Soviet President Mikhail S. Gorbachev’s reforms broke up the old Soviet economic machinery before anything was ready to replace it.
Now the ultimate test, no longer distant or abstract, is upon him and his fractious people. Even for the man who talked his way out of the Cold War, the odds against saving his economy seem formidable.
Turmoil in the Soviet Union is emphatically not in the world’s interest. That being the case, Washington must examine closely a gloomy assessment by the World Bank and other financial analysts that the Soviet economy is in free fall. They also say that a swift transition to a market economy is Moscow’s only hope, yet they caution that no amount of Western aid could revive the old economy.
A backlash to change is the one thing Moscow fears most. The Soviets will need U.S. and others’ help, not to revive their economy but to soften unemployment and to feed millions who might otherwise go hungry while they build a new economy.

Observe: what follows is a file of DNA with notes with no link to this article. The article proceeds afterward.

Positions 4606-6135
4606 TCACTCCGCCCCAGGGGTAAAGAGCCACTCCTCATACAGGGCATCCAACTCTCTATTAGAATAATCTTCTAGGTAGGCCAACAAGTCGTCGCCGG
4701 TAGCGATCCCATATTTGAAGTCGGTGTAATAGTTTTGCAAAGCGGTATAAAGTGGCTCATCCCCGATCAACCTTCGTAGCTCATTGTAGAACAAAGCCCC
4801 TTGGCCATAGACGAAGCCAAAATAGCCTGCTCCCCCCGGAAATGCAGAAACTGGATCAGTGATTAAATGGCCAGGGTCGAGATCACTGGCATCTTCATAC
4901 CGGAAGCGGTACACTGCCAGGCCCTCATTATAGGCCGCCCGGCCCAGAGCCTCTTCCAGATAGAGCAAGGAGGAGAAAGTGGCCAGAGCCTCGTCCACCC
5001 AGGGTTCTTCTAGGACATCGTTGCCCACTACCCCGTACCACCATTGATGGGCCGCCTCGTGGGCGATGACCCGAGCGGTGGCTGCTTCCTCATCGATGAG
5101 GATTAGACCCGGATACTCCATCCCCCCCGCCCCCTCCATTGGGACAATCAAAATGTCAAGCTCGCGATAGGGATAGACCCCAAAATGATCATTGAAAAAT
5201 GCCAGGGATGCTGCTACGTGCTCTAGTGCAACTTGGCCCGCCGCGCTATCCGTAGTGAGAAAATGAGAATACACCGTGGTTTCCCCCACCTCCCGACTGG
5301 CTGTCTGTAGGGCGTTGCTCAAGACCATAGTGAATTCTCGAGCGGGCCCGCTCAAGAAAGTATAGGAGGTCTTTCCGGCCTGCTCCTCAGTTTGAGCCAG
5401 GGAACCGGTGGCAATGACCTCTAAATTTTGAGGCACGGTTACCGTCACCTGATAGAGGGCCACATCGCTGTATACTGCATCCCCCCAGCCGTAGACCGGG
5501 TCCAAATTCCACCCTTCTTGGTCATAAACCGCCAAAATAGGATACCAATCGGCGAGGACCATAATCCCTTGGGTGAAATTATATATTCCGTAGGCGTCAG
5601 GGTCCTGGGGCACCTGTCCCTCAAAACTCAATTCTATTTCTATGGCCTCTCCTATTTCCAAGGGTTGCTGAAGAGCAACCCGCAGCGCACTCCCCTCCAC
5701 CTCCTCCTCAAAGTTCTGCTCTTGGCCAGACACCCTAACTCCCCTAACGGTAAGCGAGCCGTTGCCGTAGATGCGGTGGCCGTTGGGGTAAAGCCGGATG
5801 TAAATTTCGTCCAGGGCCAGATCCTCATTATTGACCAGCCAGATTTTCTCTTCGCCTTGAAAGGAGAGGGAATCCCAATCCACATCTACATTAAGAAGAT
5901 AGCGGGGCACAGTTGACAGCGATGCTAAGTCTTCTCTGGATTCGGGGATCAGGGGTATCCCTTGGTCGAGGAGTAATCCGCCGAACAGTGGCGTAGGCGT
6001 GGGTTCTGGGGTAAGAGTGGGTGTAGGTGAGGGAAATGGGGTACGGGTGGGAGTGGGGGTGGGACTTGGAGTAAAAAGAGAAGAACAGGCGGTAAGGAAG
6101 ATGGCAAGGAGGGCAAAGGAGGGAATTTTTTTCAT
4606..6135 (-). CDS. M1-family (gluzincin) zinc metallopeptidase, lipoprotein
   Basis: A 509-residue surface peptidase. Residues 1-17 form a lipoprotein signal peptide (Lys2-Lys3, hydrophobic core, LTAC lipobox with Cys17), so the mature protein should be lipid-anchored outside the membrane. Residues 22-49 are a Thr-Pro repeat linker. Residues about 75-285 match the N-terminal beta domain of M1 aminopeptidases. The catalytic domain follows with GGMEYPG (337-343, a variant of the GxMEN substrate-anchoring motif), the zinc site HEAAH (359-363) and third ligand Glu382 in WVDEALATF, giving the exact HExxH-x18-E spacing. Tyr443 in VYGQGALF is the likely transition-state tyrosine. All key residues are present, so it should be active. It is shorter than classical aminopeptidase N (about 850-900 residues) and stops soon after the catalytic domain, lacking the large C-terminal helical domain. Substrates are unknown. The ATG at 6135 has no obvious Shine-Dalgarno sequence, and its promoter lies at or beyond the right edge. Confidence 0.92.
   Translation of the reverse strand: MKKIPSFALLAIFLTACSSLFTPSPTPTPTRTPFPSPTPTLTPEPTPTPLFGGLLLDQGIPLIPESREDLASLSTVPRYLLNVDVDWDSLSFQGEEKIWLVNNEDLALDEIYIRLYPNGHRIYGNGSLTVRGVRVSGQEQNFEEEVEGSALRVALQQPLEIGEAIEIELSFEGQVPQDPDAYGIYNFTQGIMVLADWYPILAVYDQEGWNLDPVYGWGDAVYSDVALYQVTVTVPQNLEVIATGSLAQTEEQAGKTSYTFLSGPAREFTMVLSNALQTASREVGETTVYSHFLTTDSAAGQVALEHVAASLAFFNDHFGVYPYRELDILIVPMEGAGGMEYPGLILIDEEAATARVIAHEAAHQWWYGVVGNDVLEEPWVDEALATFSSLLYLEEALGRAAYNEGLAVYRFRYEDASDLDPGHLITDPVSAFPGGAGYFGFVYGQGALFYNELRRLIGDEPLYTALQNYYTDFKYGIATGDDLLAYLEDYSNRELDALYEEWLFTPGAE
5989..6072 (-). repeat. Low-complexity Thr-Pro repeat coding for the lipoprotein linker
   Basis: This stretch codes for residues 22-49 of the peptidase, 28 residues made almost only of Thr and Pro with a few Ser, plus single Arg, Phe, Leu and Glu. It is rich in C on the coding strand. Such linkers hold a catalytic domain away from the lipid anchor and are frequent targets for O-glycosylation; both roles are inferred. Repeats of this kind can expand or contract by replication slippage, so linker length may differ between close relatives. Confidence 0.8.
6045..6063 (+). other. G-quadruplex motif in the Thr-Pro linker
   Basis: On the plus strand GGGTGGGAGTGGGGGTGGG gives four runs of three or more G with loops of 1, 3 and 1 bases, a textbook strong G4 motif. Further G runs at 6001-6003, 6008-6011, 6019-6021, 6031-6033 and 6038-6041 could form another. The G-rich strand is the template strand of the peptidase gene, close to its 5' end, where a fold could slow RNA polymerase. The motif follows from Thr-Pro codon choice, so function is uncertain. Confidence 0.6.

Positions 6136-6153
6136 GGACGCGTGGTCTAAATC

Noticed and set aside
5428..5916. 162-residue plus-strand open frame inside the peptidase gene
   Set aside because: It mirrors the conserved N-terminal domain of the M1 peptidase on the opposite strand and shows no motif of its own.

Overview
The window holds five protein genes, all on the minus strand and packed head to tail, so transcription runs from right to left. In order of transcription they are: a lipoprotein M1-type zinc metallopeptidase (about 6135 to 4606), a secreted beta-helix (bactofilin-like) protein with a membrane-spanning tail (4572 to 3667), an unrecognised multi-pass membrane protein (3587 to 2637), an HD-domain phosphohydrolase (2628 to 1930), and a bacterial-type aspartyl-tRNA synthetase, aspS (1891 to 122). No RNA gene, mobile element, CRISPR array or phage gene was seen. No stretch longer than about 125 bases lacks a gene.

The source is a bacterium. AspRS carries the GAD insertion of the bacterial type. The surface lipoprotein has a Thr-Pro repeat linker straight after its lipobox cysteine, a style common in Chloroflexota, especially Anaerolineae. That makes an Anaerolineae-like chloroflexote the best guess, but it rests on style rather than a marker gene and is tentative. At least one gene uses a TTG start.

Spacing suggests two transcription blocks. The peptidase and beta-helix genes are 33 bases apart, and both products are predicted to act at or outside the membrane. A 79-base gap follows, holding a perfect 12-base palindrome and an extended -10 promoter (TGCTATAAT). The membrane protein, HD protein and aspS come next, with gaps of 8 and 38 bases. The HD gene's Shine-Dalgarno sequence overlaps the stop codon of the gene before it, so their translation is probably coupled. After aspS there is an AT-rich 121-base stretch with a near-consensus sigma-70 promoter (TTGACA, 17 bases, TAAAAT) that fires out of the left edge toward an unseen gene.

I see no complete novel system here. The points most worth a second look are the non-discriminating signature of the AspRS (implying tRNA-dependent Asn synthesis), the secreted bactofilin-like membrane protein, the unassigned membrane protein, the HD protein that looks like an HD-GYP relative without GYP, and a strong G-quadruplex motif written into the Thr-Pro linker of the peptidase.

As Times writer Michael Parks reported, Soviet economists saw the collapse coming, in an 80% inflation rate when they counted the black market, in runaway growth in money supply, in falling oil production and, finally, in all- but-empty markets.
Even with the best of planning, reversing field would be hard enough. Some military men, the church and die-hard Communists clamor for a crackdown, more central authority and less of the free market. Liberal reformers insist that faster change is the only alternative to chaos.
In the face of this, the Soviet Parliament gave Gorbachev more power, on paper, to hold the Soviet federation together but withheld a way of enforcing his orders. Gorbachev, in turn, picked for vice president Gennady I. Yanayev, a party regular and obviously a wary man. “We have no right to pursue an unpredictable, convulsive policy in a country with 300 million people,” he said. It’s far too late to embrace caution as a political savior for a world power already deeply changed.